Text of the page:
my life

Misson: Get More Sleep

I’m on a mission… to get more SLEEP.

Sleep has never been my friend and I’m on a mission to make a change!

While training for IMMT last year, I averaged 6 hours of sleep a night…. sometimes 5.5 or less. Not kidding. A typical day would look like this: Wake up at 5:00 (or earlier), train, go to work all day, train, go to sleep at 10:30/11, wake up at 5:00 the next day.

170494_10100656750728149_631111299_o

The truth is … sleep has always been a struggle for me

According to my mom, I never slept much as baby

As a young child (around age 5) I was taken by my parents to a SLEEP DOCTOR because I would NOT sleep… like ever. Needless to say that therapy did nothing.

I remember being in Elementary school and telling my friends that I didn’t sleep at night (partially due to worrying about EVERYTHING… ha, what’s changed?!)

In college I struggled going to sleep especially living in a shoe box of a dorm room and having a loud roomate.

I am a night owl and a morning person.  I like to stay up late and wake up early.  I don’t require a lot of rest… or at least I thought…

I’m a light sleeper, to the extreme.. this might come in handy when we possibly have a child one day… but it sucks right now. Good thing my husband doesn’t snore.

Up until recently, I didn’t think sleep was that big of a deal.  I always had the mentality ‘You’ll sleep when your dead.’

Well this kind of mentality isn’t the smartest thing to have when training as much as I do… the thing is, I NEED sleep to recover!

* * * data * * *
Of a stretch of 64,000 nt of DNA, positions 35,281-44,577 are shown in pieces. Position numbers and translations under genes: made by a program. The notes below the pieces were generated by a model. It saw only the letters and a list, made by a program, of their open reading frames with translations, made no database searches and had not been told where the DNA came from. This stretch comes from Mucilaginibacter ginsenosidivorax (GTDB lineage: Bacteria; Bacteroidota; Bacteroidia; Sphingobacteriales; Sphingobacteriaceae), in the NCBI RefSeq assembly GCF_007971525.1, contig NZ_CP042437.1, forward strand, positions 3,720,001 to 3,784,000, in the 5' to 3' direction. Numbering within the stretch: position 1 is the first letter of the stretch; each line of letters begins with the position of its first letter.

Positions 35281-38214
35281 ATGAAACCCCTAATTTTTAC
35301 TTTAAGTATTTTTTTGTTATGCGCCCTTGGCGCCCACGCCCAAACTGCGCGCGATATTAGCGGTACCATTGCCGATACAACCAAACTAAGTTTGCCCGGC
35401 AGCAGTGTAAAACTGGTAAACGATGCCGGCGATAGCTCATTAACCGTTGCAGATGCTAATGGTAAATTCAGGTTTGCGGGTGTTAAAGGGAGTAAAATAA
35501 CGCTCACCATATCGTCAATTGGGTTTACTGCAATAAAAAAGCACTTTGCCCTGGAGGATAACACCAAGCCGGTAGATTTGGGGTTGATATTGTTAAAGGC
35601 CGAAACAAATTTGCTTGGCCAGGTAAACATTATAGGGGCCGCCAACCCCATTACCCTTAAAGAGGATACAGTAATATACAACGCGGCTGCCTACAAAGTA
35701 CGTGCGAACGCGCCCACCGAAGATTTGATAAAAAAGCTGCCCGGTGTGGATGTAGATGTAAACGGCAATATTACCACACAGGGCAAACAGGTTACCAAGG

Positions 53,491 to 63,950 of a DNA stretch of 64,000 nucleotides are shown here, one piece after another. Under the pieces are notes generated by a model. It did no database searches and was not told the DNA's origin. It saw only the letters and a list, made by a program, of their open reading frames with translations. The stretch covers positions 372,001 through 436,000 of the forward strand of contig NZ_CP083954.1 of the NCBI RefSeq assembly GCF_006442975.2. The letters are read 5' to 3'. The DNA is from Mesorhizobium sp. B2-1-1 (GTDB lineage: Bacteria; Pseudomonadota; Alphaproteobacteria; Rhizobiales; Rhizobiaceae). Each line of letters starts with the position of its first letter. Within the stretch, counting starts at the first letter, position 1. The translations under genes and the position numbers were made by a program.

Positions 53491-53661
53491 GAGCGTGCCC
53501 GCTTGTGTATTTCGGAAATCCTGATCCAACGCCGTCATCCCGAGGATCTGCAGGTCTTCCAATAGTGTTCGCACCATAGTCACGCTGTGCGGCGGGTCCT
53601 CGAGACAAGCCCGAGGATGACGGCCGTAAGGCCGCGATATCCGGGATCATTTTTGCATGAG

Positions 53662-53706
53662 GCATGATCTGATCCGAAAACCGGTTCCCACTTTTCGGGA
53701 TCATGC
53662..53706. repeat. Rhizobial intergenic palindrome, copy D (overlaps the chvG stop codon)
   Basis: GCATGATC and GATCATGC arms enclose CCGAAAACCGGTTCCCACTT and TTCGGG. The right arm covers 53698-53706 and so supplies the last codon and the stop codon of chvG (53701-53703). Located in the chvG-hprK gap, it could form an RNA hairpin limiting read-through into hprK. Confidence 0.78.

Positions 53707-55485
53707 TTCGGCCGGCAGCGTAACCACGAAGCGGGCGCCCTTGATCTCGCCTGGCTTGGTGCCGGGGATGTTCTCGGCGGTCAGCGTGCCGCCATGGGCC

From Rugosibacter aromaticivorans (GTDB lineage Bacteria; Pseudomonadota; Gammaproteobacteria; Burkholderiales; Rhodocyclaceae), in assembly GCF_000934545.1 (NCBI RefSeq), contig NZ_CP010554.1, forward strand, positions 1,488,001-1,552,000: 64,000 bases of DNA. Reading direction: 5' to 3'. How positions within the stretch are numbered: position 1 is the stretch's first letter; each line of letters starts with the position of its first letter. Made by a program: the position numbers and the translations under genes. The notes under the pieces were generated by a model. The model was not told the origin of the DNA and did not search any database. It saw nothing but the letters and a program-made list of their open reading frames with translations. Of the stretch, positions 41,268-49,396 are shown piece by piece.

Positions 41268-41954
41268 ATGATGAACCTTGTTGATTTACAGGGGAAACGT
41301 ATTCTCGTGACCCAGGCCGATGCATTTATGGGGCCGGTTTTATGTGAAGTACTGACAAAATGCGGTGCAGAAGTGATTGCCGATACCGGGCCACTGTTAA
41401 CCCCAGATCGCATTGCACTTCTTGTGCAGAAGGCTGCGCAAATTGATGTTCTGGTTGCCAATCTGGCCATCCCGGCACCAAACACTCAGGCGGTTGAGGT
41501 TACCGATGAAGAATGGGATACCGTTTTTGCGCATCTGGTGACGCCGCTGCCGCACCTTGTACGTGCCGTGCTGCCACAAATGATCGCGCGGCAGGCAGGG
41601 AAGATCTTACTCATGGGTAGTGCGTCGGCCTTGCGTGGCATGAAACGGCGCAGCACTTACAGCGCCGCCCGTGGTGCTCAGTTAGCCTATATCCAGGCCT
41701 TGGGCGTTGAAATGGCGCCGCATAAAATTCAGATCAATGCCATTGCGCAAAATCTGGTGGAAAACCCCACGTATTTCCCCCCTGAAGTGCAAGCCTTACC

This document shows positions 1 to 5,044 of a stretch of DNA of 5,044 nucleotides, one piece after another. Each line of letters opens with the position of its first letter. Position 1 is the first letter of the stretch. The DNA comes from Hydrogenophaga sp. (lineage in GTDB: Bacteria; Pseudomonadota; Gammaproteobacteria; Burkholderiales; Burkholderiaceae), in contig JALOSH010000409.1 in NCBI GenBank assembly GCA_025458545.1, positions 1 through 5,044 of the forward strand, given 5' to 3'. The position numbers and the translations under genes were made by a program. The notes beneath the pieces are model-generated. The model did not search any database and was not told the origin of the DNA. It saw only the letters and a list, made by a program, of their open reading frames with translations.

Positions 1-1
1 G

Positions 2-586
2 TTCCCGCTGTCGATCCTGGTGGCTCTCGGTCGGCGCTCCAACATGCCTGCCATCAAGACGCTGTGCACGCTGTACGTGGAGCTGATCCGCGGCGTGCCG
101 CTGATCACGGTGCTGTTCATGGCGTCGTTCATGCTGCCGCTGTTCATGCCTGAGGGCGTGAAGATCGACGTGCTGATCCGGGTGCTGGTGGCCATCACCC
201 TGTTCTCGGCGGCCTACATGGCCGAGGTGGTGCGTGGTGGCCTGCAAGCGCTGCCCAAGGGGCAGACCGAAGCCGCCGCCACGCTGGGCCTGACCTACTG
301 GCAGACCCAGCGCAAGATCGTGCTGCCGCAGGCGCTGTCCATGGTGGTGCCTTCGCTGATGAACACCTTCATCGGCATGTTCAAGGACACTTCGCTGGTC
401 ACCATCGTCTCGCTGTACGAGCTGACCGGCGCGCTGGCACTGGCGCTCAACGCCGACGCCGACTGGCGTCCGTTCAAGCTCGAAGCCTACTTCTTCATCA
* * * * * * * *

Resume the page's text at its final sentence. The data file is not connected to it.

f6861b0b9bc058186896f28e2baa61f8From the Sleep Foundation:

Some research suggests that sleep deprivation increases levels of stress hormone, cortisol. Sleep deprivation has also been seen to decrease production of glycogen and carbohydrates that are stored for energy use during physical activity. In short, less sleep increases the possibility of fatigue, low energy, and poor focus at game time. It may also slow recovery post-game

Speaking of cortisol

About a month ago, I had my blood tested via the Ultimate Panel from InsideTracker (my new employer!). One of the biomarkers included on the blood test is Cortisol.  I will continue to write about my other results after today, but this was the most concerning.

Why is cortisol an important biomarker to measure?

Your cortisol levels can be a direct reflection of how much or how little you’re sleeping….

Chronic lack of sleep is now regarded as a health hazard and has been associated with several possible health consequences. These include lowered immunity with increased susceptibility to infections, impaired glucose tolerance, low morning cortisol levels, and increased carbohydrate cravings.* Lack of sleep can also elevate circulating estrogen levels, upset hormonal balance, and slow healing and prolong the recovery period.* These are in addition to the decreased alertness and concentration that most people experience when missing an inordinate amount of sleep. {source}